Citizenship in the Western Tradition: Plato to Rousseau

Citizenship in the Western Tradition: Plato to Rousseau

Citizenship in the Western Tradition: Plato to Rousseau

Citizenship in the Western Tradition: Plato to Rousseau

Synopsis

Intended for both general readers and students, Peter Riesenberg's instructive book surveys Western ideas of citizenship from Greek antiquity to the French Revolution. It is striking to observe the persistence of important civic ideals and institutions over a period of 2,500 years and to learn how those ideals and institutions traveled over space and time, from the ancient Mediterranean to early modern France, England, and America.

Excerpt

This book has been in process a long time; indeed, it goes back to the fifties when, while examining late-medieval consilia, I began to notice the frequency with which citizenship appeared in this enormous record of private and public litigation. Property, perquisites, privileges, protection, military and tax obligations could all depend upon possession, nonpossession, or loss of citizenship.

Over the medieval centuries a law of citizenship came into being throughout Western Europe. Every city and country eventually established or recognized some form of citizen status and developed its own naturalization requirements and procedures. Citizens necessarily became very aware of the importance of citizenship powers in their lives. Since this happened at the very time of the discovery of the ancient civil law and its establishment in the curriculum of Bologna and other universities, and since citizenship was prominent in the classical texts, the legal profession gave great attention to citizenship issues. When Aristotle's Politics and other ancient moral and political works were translated and read, they stimulated new thinking on citizenship, all of which eventually influenced the legislation of governments, mostly city governments, attempting to create citizenship policies.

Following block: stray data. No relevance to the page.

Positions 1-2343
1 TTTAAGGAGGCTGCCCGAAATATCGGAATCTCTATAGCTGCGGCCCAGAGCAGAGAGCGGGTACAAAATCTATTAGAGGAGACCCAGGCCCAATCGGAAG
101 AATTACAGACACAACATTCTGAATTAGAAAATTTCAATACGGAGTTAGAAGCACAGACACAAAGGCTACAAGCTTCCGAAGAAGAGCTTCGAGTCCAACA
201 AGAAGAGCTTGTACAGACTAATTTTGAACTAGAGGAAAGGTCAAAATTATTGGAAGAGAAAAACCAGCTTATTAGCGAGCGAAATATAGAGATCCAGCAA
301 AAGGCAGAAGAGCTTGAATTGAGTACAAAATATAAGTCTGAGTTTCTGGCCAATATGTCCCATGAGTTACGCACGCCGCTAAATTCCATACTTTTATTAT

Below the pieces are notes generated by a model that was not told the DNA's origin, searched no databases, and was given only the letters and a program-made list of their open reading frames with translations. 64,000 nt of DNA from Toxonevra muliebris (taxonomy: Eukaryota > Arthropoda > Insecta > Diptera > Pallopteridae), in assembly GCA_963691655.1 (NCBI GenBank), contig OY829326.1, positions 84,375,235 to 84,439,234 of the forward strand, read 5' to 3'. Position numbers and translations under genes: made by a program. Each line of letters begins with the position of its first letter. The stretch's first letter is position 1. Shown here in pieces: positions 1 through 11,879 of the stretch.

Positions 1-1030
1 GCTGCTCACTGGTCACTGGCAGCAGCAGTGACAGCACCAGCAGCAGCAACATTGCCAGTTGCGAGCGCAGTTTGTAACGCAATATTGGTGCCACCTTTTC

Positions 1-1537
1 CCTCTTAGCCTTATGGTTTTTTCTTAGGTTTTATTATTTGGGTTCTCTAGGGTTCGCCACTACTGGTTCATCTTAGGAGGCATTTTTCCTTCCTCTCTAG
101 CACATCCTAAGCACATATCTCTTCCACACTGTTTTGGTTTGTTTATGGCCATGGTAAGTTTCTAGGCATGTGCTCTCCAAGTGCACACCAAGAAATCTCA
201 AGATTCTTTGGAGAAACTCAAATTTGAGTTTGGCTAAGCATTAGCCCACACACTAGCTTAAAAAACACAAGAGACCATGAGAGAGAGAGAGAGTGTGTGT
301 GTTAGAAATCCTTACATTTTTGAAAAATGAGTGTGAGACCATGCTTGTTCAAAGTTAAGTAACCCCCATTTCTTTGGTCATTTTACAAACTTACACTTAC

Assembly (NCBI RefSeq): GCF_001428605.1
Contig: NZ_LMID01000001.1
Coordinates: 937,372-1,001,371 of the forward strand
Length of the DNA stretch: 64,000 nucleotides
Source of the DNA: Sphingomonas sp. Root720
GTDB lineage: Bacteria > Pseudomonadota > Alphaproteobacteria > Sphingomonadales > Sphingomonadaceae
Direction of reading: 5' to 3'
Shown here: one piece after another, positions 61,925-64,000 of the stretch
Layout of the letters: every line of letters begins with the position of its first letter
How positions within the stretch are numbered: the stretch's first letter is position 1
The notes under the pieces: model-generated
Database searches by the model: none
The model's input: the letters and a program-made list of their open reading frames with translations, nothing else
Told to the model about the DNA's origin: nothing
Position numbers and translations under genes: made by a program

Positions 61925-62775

Medieval citizenship was the subject of the first book I wrote. It was substantially completed by the end of 1965, after a year at Harvard's Center for Renaissance Studies, I Tatti. However, I decided not to publish that monograph on citizenship in communal Italy. the subject seemed to demand something more, and about that time events on my campus precipitated by the Vietnam War drew me into campus politics.

Eventually I conceived of the book presented here, one that would carry citizenship from its Greek origins in our tradition to the French Revolution. It appeared that nothing of this ambitious nature existed in English, or, indeed, in any other familiar language, and that such a venture was worth the effort. What follows is my attempt, perhaps a foolhardy one, to write a book that would be scholarly, yet at the same time suggestive to a wider audience in . . .

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